My First Impressions of Ilheus
As I boarded my plane in Sao Paulo I was flooded with a mixture of emotions. I was thrilled to finally see my new city in person and excited by the fact that I would soon be basking in the sun and splashing in the ocean again. I was anxious about meeting Shalon, Taty and Isaias. I had been in contact with them over the last few weeks, but I had no idea who they were, how they would receive me and if they would like me. I was ready to move into my new apartment and get settled–I had been living out of suitcase for about 3 weeks at this point I was ready to unpack and feel at home again. I was scared that Ilheus wouldn’t be what I was expecting and that I would regret choosing that city. Then I was angry when I thought about how I just paid $800 dollars for my luggage on TAM airlines and my euphoric moment was ruined.
Sarah and I nervously chatted during the entire flight. She had the same fears, preconceptions and expectations as I did. This was reassuring for me. I was glad to know that I wasn’t alone on this journey.
As we stepped off the plane my body almost went into shock. My nostril were flooded with warm humid air, and my body began to sweat like it had never sweated before. Even though we were in the “airport”, I could still smell the ocean and sense the taste of salt in the air. I had arrived in Ilheus—tropical, hot, paradise-like Ilheus. As we walked into the airport the first person we saw was Shalon. His kind smile and adorable sign was exactly what I needed in the moment. No matter what adventures, mishaps or confusion was in our future, we had a Brazilian there to hold our hand through the process. To our surprise, Patricia (a gorgeous and loving professor at UESC) was also there to pick us up with Shalon and Isaias (our new coordinator). They took us to our apartment where we haggled a better deal and verbally signed our new rental agreement.
Our neighborhood itself is not at all what I pictured. Pontal is supposed to be one of the, if not the safest neighborhoods in Ilheus, but it seemed very rundown and nothing like I had imagined. I knew Ilheus was a beach town and assumed that it would be more touristy and well kept. Parts of my street actually remind me of Haiti and some of the rougher parts of Santo Domingo in the Dominican Republic. Besides the run down buildings, the beaches are gorgeous! I can see the ocean from my balcony and the beach is only one block away. One block! There are palm trees everywhere ❤ To the
North we have Playa da Concha which is a small hidden beach with almost no waves and a gorgeous view of the bay. To the South, we have Praias do sul where everyone goes on Sundays. This is a long stretch of beach that eventually reaches Olivenca where you can surf, play fresco ball, join a soccer match or just enjoy an ice cold beer or coconut. I am not ashamed to say that I will soon be a beach bum.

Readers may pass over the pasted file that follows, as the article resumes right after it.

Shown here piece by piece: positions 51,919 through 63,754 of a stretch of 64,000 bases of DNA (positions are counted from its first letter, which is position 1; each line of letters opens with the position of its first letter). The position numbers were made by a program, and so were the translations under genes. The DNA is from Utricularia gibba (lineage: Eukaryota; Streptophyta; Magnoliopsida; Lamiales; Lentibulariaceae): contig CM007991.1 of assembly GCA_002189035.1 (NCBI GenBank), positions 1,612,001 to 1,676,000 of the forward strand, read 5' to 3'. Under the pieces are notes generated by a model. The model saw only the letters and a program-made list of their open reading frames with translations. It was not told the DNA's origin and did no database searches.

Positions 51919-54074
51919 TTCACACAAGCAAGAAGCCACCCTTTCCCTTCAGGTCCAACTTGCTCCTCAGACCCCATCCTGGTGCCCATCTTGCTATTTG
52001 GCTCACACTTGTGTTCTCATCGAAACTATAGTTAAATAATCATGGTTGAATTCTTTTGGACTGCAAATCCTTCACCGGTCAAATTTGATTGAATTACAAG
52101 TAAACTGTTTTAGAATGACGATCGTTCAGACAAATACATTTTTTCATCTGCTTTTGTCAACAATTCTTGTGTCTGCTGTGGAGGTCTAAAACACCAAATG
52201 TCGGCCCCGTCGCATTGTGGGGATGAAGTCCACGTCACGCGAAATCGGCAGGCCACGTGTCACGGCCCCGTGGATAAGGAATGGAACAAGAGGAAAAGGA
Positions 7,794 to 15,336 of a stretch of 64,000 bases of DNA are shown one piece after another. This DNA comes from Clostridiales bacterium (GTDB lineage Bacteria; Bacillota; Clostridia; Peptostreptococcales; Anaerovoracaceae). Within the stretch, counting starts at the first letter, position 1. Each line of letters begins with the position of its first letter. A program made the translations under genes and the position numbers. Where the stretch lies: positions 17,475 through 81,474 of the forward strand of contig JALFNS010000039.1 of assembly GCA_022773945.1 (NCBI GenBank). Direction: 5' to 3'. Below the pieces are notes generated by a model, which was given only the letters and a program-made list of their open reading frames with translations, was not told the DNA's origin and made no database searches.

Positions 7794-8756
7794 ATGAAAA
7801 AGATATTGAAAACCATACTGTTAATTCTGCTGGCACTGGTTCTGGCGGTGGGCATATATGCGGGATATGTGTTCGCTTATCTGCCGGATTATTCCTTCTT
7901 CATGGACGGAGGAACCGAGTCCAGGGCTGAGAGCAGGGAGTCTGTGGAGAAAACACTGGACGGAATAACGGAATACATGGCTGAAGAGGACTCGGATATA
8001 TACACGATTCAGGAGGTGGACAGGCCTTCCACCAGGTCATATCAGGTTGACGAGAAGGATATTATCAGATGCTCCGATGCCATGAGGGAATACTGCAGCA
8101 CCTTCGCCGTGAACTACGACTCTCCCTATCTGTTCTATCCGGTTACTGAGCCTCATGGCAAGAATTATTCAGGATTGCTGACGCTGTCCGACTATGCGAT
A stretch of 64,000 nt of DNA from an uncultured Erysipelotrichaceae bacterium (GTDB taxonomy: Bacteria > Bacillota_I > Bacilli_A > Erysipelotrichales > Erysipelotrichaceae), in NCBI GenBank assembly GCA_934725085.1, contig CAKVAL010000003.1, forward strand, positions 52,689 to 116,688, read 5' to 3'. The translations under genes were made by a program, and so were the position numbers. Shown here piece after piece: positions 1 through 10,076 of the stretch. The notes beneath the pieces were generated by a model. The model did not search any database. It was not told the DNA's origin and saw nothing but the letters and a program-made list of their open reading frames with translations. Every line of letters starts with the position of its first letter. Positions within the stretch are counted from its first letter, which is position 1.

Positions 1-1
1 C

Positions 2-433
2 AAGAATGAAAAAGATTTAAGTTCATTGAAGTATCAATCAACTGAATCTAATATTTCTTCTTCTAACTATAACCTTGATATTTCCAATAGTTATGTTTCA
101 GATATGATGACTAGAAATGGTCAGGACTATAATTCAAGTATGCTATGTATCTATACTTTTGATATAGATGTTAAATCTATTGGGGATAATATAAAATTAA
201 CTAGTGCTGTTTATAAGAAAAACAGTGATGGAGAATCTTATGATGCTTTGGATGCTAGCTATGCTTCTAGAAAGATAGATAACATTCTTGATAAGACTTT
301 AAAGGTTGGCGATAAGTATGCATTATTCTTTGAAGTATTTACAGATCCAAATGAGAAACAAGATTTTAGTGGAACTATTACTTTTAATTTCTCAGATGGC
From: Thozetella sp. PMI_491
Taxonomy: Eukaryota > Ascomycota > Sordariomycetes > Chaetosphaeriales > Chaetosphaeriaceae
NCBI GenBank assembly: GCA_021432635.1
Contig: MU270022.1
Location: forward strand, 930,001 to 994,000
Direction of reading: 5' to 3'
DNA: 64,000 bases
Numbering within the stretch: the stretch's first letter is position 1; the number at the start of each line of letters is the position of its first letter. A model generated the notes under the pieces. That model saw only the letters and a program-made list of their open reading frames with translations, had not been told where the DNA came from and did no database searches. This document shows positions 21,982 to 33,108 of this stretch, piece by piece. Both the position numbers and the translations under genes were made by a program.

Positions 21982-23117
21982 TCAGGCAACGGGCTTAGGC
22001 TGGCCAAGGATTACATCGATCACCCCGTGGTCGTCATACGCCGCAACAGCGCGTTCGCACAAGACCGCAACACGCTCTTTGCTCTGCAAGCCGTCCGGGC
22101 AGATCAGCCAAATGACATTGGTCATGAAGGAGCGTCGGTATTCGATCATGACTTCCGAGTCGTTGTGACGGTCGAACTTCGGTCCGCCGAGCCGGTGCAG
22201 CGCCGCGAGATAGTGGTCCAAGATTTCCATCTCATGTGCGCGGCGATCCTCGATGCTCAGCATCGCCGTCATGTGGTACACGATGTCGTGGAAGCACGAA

Anyways, that evening, we had a wonderful dinner with Tatiany (the old Fulbright coordinator at UESC). The dinner was delicious and her family was very welcoming and kind. I was grateful to spend my first night in Brazil with a family and a home-cooked meal.
We spent the next couple days getting to know the city (and the horrible bus system) and trying to get some important paperwork down with Shalon. On one of those occasions, Shalon came home with us and waited while we showered and searched for the endless number of “official documents” that we needed to take with us. I told him that he could watch TV in the living room or use my computer while he was waiting for us. To my surprise, I came out of my bedroom, showered and ready to go, and instead of sitting in front of the TV or computer, he had taken one of our chairs out on the balcony and was just sitting there. Perhaps he was looking at the ocean, or watching the neighborhood children play in the street, or maybe just lost in his own thoughts. But whatever he was doing, I wanted to do it too. He looked so calm and at peace, and so Baiano (all the Bahians sit on the sidewalks during the day engaging in neighborhood gossip, chatting about the weather and news or just watching the daily commotion on the street). He was living and relaxing in the moment–a trait that I very much admire. It was then that I realized I had been placed in Bahia for a reason. If I make any changes in my life or achieve any personal growth, I want it to be like that. I want to be at peace. I want to be at peace with myself , with the world and the moment. I often get caught up with sulking in the past and dreaming in the future. It’s time I start living in and enjoying the present. I mentioned before that this is Brazil’s moment in history, well, this is also my moment too. So I’m letting Bahia run it’s course in my life and hopefully I’ll come out a better, more relaxed and tanner version of myself.